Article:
I gotta say that's a pretty minor thing to get discouraged over. Mechanicals happen. The more you learn about wrenching on your own ride, the less you'll feel yourself to be at the mercy of others.
Roger that
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Old 09-11-09, 07:10 AM
  #32  
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Originally Posted by ItsJustMe View Post
There's no way you can install the pedals on the wrong side, but they may have been cross threaded or overtightened.
My first folding bike came out of the box direct from the factory with the pedals already installed. And they were installed on the wrong side, the R pedal on the left side, the L pedal on the right. I rode the bike about 2000 miles before this problem came to light! The problem eventually presented itself with the pedals getting loose in their holes, and when I went to tighten them, they unscrewed. The threads were pretty much gone, and the crank arms needed to be replaced. I was not amused.

I'm not worried about what happened to OP's bike. Someone screwed up, probably the LBS, and they should fix it for you. If they don't, well, that would suck; but still it's not a big deal.

To answer the original question: How reliable are my commuters? Very! I have a #1 bike on which I do about 90% of my commuting, and a #2 just in case. I do maintenance work on the #1 bike as necessary, only riding #2 when #1 develops unexpected problems overnight, or develops problems serious enough to disable it for a while. Such problems don't usually occur suddenly, but they do occur. So far this year #1 has been seriously disabled three times: rear rim wore out, so the bike sat until a replacement rim came in the mail; frame broke, so the bike ast until a new frame came in the mail; and finally it spent over a month at the LBS while the hub was being overhauled (well, not exactly). So it turns out #2 got enough use that I was seriously considering buying a #3.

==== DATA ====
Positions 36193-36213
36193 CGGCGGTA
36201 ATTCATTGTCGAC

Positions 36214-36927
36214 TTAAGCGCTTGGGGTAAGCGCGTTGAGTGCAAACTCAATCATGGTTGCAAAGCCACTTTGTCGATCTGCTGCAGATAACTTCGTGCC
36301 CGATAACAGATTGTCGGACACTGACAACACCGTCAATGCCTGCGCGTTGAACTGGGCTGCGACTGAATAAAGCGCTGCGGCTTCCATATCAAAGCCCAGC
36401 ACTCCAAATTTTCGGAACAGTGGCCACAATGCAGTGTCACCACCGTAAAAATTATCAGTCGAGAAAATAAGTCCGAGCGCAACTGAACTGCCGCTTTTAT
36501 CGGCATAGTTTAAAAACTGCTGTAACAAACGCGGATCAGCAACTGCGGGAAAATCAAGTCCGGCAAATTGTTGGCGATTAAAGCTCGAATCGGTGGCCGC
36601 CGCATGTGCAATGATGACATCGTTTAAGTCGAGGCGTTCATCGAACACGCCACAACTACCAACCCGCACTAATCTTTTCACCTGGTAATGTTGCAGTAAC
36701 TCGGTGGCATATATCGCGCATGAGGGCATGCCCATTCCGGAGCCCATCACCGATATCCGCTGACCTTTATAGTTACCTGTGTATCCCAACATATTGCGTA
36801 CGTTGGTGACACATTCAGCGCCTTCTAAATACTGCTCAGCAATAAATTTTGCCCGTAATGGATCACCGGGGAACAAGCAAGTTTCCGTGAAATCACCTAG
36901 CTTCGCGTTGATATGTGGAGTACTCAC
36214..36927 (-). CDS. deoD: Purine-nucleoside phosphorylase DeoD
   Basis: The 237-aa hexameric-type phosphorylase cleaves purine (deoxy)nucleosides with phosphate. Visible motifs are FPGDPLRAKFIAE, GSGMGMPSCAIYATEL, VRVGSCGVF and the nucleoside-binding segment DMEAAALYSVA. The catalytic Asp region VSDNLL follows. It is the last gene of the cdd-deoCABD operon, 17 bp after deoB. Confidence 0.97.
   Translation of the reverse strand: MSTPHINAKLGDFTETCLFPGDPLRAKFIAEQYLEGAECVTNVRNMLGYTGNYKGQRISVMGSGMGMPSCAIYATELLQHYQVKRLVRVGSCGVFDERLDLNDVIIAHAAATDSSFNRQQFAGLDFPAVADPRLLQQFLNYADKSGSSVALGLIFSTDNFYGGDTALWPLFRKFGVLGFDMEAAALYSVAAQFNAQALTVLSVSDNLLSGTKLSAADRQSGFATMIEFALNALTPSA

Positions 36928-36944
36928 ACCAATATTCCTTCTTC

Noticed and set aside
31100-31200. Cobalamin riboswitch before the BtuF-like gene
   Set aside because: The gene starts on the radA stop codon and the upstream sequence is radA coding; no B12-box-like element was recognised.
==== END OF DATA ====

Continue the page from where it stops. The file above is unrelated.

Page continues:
Last edited by rhm; 09-11-09 at 07:11 AM. Reason: added a link
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Old 09-11-09, 08:39 AM
  #33  
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I would say the shop screwed up when they installed the pedals, therefore their responsible for repairing it.

My 84 Trek 660 commuter/former racing bike/training bike/fitness bike/credit card touring bike, is extremily dependable and still is after 150,000 miles. The only part I ever had failed on a ride (fortunately it failed about a mile from the house), was the front derailleur band broke for which I had a new Superbe in a box stored for such an event. Of course I've had the usual flats on the road, and of course chains and gears wearing out but those are replaced as needed, and the occasional crash that led to bent wheels or a broken spoke (which never caused a problem either with 36 spokes, I just wrapped the dead spoke around another and rode home).
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Old 09-11-09, 08:43 AM
  #34  
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Originally Posted by rhm View Post
To answer the original question: How reliable are my commuters? Very! I have a #1 bike on which I do about 90% of my commuting, and a #2 just in case. I do maintenance work on the #1 bike as necessary, only riding #2 when #1 develops unexpected problems overnight, or develops problems serious enough to disable it for a while. Such problems don't usually occur suddenly, but they do occur. So far this year #1 has been seriously disabled three times: rear rim wore out, so the bike sat until a replacement rim came in the mail; frame broke, so the bike ast until a new frame came in the mail; and finally it spent over a month at the LBS while the hub was being overhauled (well, not exactly). So it turns out #2 got enough use that I was seriously considering buying a #3.